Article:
British Open 2011 Cut Line: Which Big Names Missed the Cut and Why
The British Open is halfway done. As is typically the case with the Open Championship, the only predictable element has been its unpredictability.
Golfers who got Thursday's afternoon times got the better end of the draw. The weather on Thursday morning was much more difficult than the afternoon.
Naturally, Thursday afternoon's golfers got the early morning time on Friday. The times are arranged that way to attempt to even out the weather. Unfortunately, for the Friday afternoon golfers that didn't happen, as the weather on Friday afternoon was more difficult than Friday morning.
But we're not going to analyze that much deeper. Sure, it's a big reason why some golfers make the cut and some don't, but it's absolutely unpredictable.
These are some of the big names who missed the cut. It's hard to believe that those who missed the cut aren't kicking themselves, as anyone within seven shots of the lead will be playing the weekend.
Just for reference, Louis Oosthuizen was the second-round leader and eventual champion of the 2010 Open Championship. His lead after two rounds was five shots.
A year ago, players eight back would have had a reasonably late tee time on Saturday. In 2011, these guys aren't even playing.
What missed cut surprised you the most?
Luke Donald & Lee Westwood: The results of one tournament are not anywhere near vast enough to judge how strong someone's mental game is. But it appears as though Donald and Westwood, the world's No. 1 and No. 2 players respectively, just don't handle the high expectations that well.
In both cases, their best career majors have been when they were more dark-horse picks than favorites. Westwood hit a very solid 19 of 36 greens but also had three-putted five greens over the two days.
In total, Westwood made seven birdies, which is not a bad total by any means. Unfortunately, he also made nine bogeys and one double bogey.
Donald made five birdies but also made 11 bogeys to do himself in. Included in those 11 bogeys was each of his last four holes.
He stood on the 15th tee on Sunday at two-over, which is within the cut line with room to spare. He walked off of the 18th green at six over par, not even close to making the cut.
Donald's greatest problem is that he's not a long driver of the ball, and he's not accurate. In majors, that's a recipe for disaster.
Graeme McDowell: McDowell has just been slightly off since last year. After an opening round 68, he looked like a genuine contender.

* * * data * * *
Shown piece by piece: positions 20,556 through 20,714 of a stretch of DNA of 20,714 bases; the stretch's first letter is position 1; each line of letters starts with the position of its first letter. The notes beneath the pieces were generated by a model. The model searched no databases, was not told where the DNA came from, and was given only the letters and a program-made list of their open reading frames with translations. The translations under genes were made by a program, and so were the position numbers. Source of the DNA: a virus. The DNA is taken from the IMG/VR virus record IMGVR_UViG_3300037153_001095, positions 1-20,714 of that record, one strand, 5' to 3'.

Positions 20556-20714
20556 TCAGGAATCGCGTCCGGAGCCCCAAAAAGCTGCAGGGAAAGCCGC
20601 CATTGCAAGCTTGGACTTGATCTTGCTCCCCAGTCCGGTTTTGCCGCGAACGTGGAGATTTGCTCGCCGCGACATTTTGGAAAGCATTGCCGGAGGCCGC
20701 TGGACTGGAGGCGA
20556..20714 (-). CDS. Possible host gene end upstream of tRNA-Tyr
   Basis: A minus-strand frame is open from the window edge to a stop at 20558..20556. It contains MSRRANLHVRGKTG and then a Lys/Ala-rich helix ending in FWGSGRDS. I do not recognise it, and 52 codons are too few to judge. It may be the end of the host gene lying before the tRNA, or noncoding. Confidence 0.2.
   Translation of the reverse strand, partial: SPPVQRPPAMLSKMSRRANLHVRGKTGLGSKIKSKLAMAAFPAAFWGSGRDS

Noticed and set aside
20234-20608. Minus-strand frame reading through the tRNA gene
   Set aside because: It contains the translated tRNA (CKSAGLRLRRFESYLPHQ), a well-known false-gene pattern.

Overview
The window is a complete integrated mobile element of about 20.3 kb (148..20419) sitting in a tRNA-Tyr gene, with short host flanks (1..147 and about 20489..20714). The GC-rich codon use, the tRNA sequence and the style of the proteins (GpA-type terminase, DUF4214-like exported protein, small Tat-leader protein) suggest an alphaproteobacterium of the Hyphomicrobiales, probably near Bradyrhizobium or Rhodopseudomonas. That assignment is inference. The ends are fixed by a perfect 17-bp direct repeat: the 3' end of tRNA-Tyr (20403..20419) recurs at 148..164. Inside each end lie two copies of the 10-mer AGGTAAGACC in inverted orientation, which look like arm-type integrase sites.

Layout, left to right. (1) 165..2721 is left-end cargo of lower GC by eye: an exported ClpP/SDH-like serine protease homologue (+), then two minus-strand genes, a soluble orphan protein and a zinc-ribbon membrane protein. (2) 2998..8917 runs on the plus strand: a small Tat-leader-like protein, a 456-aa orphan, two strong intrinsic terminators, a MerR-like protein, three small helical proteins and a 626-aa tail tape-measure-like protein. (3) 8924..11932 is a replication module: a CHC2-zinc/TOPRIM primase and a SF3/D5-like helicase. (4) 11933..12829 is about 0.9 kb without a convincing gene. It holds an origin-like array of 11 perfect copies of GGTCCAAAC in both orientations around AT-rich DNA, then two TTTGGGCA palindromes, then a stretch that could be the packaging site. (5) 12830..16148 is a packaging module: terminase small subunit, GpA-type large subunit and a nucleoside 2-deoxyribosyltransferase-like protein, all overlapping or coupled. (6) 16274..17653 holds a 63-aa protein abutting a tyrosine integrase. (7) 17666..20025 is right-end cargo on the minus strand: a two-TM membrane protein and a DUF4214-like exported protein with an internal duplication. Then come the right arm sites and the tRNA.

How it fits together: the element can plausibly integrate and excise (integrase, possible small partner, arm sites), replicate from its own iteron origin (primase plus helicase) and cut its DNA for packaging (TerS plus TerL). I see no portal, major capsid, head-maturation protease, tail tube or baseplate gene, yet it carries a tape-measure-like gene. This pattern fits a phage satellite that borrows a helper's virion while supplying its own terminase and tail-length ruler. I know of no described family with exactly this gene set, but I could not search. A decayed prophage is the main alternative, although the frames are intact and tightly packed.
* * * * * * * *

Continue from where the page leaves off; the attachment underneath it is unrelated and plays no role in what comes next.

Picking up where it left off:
McDowell's big putter is what let him down on Friday. On Thursday, he had only 26 putts. On Friday, that number was a full eight shots worse. The rest of his stat sheet is consistent from Thursday to Friday.
Nick Watney: Pegged by many (myself included) as the best American hope this week, Watney was just not consistent enough to make the cut, let alone be a contender.
Watney didn't look good after an opening round 74. But Friday looked better for him, as he made par on the first five holes. After making a birdie on six and an eagle on seven, Watney looked likely to not only make the cut, but possibly contend.
Then he made the turn, which did Watney in. He made bogeys on 11, 13, 14 and a double bogey on 16. By the time he made a birdie on the 17th hole, it was irrelevant.
Watney hit only eight fairways and half of the greens all week, considering those stats, his putting totals of 30 and 28 were really not acceptable.
Ian Poulter: After Donald and Westwood, Poulter was maybe England's best hope, although Paul Casey could certainly lay claim to that honor. An Englishman has not won a British Open since Nick Faldo in 1992, and they haven't won in England since Tony Jacklin in 1969.
Poulter was victimized by a bad second round. In it, he only hit six greens in regulation, which was in stark contrast to his total of 14 in the first round.
That's a really bad total, considering he wasn't particularly strong at hitting the fairway on either day and his drives were 17 yards longer on Thursday than Friday.
Matt Kuchar: Considering his reputation as a solid golfer who makes a lot of cuts, this is just baffling.
Other golfers here had one really bad round or two below-average rounds.
That never happened with Kuchar, who followed up an opening round 74 with a second round 77. Realistically, he made a bogey on three of the first five holes and was never a factor.
Kuchar only hit 18 greens and half of the fairways. Half of the fairways is not a horrible number, but his putter never bailed him out. Kuchar had 33 puts on Thursday and 31 on Friday.
Hunter Mahan: Mahan missed the cut by only one shot. If he had a better opening nine of the tournament, he would have been in contention.
After shooting a 40 on the first nine holes, Mahan came back with nines of 35, 35 and 34.
He had a chance to make the cut but made a bogey on the last hole.
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